In 1833, Marcos Maceo moved to the island of Cuba, after a number of his fellow soldiers were exiled from Venezuela. Marcos Maceo was a Venezuelan soldier fighting for the Spanish in the Venezuelan War of Independence. While living in Cuba Marcos met and married a woman named Mariana Grajales y Cuello, the couple produced a son named Antonio. Antonio Maceo Grajales was born on June 14th, 1845, in the town of San Luis, Cuba. His family lived on the Jobabo farm, which was Antonio’s place of birth. His parents were very instrumental in his upbringing. His father not only was a soldier, but he was also a successful farmer who owned several farms. His mother was an iconic Afro-Cuban woman who fought for women’s rights and Cuban independence. It is said that his father taught him how to be strong, crafty, and resourceful, but his mother taught him, discipline and critical thinking. Bring the eldest of nine siblings he needed to help his family bring in money. At the age of sixteen, he began working for his father as a delivery boy for his father’s farms. During his teens is when Antonio became interested in politics; he joined a Masonic Lodge in the year 1864. As a member of the lodge, Antonio was influenced by Cuban freedom fighters who were fighting against Spain to gain their independence.
In 1868, Antonio married a woman named María Cabrales; 1868 is also the year he joined the Cuban Ten Years’ War along with his father and a few siblings. Mariana Grajales fully supported her sons and husband fighting against the Spanish for their independence. She is known as the “Mother of the Nation” because of how dedicated she was to the Cubans gaining their independence from Spain. The Ten Years’ War started after Cuban Revolutionary hero Carlos Manuel de Céspedes led a revolt known as “The Cry of Yara”. Céspedes freed the slaves he owned and they all joined together to fight Spain during “The Cry of Yara”. Antonio excelled as a soldier in the Cuban rebel army. Five months into his enlistment he was promoted to commander in the army, within the next few weeks he was promoted to lieutenant colonel, and then colonel shortly after. Antonio was a military star in the making; over his next five years and five hundred battles, he became very popular because of his success over the Spanish. He was promoted to Brigadier General then eventually Major General. Many feel that his promotion to Major General was delayed because of his skin color and his family not being of the bougie class of Cubans.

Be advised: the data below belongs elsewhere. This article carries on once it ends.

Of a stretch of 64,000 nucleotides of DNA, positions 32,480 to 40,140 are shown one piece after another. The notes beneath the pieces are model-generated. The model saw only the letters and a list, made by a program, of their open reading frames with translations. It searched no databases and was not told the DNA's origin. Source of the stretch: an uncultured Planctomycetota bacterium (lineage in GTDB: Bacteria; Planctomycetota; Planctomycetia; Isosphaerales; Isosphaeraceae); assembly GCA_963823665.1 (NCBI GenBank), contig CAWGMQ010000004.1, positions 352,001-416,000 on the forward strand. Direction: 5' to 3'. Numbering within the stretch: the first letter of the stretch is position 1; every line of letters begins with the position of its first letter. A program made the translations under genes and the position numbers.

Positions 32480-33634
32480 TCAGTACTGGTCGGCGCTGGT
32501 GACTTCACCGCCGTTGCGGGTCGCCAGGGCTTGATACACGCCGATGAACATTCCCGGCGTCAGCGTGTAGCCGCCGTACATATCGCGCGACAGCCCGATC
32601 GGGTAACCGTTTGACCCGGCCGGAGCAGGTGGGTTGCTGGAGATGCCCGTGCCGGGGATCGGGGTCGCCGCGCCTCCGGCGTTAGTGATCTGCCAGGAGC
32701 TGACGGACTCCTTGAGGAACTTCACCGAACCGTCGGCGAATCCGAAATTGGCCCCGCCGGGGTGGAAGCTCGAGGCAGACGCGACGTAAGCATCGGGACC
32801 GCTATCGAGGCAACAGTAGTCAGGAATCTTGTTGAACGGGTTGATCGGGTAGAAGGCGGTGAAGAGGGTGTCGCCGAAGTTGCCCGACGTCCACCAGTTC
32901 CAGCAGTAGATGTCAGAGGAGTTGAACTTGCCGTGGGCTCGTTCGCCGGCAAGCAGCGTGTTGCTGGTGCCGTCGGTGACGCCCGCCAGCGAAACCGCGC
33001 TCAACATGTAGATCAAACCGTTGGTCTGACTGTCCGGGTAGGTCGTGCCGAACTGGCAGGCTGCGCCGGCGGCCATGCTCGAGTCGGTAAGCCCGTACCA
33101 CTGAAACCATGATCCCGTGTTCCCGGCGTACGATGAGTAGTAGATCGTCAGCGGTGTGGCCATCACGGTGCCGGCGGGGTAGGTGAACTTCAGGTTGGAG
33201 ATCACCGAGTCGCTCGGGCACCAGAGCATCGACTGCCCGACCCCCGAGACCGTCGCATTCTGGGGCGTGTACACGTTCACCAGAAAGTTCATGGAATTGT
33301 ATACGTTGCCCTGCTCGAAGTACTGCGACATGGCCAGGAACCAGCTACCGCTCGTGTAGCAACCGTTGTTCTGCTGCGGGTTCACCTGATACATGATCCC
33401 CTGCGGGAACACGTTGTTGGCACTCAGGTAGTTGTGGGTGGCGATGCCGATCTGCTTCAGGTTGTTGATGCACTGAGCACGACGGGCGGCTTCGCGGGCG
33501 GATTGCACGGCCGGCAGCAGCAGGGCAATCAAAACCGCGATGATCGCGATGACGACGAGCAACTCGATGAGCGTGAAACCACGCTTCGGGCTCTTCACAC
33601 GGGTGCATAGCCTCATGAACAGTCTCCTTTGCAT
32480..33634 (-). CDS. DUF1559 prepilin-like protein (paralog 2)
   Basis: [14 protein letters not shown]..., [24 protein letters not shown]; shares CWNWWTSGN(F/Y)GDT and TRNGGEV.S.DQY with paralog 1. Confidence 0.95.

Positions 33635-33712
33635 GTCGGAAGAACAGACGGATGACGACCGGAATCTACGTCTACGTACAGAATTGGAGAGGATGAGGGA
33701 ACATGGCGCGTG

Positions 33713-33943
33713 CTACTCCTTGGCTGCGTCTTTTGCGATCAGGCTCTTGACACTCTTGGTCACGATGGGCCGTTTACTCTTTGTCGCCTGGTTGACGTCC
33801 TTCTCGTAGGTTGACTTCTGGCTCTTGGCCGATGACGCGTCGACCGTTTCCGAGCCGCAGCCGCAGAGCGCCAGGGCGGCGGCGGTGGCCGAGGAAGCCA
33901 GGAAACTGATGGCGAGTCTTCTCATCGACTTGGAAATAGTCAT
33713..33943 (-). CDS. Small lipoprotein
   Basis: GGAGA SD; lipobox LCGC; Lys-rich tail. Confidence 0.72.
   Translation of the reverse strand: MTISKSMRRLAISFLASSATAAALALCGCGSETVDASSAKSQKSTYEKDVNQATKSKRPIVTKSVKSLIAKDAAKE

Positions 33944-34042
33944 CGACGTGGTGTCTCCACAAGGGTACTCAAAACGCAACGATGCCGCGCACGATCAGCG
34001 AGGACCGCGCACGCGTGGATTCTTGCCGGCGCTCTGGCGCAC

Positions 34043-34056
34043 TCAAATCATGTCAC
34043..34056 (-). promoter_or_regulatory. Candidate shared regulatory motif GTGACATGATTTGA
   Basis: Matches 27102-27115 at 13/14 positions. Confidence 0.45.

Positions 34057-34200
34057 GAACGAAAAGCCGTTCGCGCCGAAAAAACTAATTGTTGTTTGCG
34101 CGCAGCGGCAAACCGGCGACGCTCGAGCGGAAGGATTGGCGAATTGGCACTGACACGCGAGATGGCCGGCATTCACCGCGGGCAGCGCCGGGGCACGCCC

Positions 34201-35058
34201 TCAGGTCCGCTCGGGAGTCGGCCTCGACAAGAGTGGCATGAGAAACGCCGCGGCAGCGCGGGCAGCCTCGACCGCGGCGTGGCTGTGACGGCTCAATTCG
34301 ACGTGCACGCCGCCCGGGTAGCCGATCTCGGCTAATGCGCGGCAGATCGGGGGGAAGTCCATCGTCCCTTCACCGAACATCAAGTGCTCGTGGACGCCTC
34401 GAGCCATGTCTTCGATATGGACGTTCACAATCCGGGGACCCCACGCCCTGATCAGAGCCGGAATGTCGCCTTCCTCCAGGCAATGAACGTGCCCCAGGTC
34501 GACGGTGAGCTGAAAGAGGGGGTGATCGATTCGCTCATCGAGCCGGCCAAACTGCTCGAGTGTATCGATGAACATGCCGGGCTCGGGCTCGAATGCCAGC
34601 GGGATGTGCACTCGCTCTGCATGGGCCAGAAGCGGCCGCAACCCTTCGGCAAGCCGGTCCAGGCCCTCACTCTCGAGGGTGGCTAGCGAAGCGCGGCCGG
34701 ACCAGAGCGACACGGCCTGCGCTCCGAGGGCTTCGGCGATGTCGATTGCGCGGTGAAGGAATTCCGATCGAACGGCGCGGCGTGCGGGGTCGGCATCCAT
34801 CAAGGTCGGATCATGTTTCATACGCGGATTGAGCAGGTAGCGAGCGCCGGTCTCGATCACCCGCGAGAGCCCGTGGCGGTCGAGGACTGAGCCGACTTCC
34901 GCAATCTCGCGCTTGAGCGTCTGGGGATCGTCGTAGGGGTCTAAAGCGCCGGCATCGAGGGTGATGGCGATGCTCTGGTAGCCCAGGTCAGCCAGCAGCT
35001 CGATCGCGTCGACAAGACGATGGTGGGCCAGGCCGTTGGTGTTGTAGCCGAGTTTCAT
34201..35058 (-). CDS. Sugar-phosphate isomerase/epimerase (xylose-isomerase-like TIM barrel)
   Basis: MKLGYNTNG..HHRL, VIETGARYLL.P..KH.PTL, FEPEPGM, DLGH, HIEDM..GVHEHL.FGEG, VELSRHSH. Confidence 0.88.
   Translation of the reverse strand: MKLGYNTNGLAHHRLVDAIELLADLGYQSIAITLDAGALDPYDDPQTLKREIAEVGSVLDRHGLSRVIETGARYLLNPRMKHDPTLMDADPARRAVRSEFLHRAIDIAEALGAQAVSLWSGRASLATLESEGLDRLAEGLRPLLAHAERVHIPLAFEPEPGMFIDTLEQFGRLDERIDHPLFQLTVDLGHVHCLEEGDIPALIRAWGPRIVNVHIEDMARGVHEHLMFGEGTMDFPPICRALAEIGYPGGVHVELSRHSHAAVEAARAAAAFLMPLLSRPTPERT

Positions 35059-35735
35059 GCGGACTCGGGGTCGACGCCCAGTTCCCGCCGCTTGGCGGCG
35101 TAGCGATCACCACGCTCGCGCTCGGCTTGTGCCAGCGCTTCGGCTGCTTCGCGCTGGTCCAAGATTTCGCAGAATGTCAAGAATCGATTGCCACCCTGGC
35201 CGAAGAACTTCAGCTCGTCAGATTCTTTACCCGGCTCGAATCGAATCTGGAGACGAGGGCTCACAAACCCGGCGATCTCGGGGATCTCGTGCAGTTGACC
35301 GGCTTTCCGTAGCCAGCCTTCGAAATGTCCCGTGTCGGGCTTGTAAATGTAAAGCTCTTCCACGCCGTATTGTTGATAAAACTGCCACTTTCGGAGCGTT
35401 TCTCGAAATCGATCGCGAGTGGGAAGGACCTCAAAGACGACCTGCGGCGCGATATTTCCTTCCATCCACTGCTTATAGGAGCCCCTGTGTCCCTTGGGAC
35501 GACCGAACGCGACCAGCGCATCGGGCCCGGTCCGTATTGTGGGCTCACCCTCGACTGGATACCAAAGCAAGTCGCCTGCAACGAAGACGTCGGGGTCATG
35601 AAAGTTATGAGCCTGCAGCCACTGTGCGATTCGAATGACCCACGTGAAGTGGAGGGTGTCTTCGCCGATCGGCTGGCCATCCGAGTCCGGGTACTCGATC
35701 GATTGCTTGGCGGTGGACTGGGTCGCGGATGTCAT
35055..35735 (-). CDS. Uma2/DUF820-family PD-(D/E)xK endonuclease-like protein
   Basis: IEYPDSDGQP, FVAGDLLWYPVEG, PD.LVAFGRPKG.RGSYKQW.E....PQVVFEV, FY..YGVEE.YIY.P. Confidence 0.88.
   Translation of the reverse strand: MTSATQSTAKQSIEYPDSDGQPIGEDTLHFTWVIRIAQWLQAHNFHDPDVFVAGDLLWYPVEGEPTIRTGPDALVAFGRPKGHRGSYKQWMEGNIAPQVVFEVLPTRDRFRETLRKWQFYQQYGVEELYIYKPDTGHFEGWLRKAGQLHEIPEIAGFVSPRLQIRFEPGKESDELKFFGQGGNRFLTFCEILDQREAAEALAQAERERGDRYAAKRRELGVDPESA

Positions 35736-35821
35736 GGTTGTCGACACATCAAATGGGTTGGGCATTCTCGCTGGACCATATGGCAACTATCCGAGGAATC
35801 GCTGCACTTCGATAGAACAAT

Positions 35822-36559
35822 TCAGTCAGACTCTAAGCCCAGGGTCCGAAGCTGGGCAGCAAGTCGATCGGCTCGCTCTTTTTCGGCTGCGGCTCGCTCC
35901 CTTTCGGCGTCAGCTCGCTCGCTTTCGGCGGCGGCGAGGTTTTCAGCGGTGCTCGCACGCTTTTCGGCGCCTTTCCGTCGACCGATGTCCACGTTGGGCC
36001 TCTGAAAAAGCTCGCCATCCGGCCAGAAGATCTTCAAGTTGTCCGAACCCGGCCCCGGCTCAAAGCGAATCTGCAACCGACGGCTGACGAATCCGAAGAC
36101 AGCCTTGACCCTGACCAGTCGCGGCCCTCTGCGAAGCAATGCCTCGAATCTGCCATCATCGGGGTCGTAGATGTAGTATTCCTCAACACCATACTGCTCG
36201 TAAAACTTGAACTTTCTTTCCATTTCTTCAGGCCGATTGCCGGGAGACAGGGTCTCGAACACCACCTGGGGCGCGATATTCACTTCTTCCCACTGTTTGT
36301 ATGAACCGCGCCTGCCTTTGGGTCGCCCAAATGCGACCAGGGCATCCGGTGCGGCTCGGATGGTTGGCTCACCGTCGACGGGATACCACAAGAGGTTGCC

Antonio gained a reputation for being almost invincible on the battlefield, he was known as the “Bronze Titan”, he suffered more than twenty-five injuries on the battlefield but never slowed down leading his men into battle. Antonio admired the military strategies of the Dominican Major General Máximo Gómez and even adopted the use of the machete over the Spanish sword. As the “Ten Years’ War” progressed it was also coming to an end and officially ended with the signing of the Pact of Zanjón, a document Antonio opposed any Cuban rebels signing. Antonio believed that the rebels needed tangible gains from the peace talks such as the abolition of slavery and Cuban independence, not just empty promises and moral victories. The Protest of Baraguá was Antonio and his men rejecting the limited and still oppressive terms of the proposed peace treaty. A comrade of Antonio planned to ambush the Spanish general who proposed the terms of the peace treaty, Antonio rejected the ambush because he wanted his victory to be with honor. Days after meeting with the Spanish general the battle resumed but it was paramount for Antonio to escape from his post in Cuba. He eventually found himself in New York planning a Cuban invasion with Major General Calixto García Íñiguez. The planned invasion became the second of three conflicts between Cuba and Spain known as the Little War. The Spanish did an effective job of promoting racist and divisive messages against the Cubans, which caused tension to arise between the white Cubans and Afro-Cubans.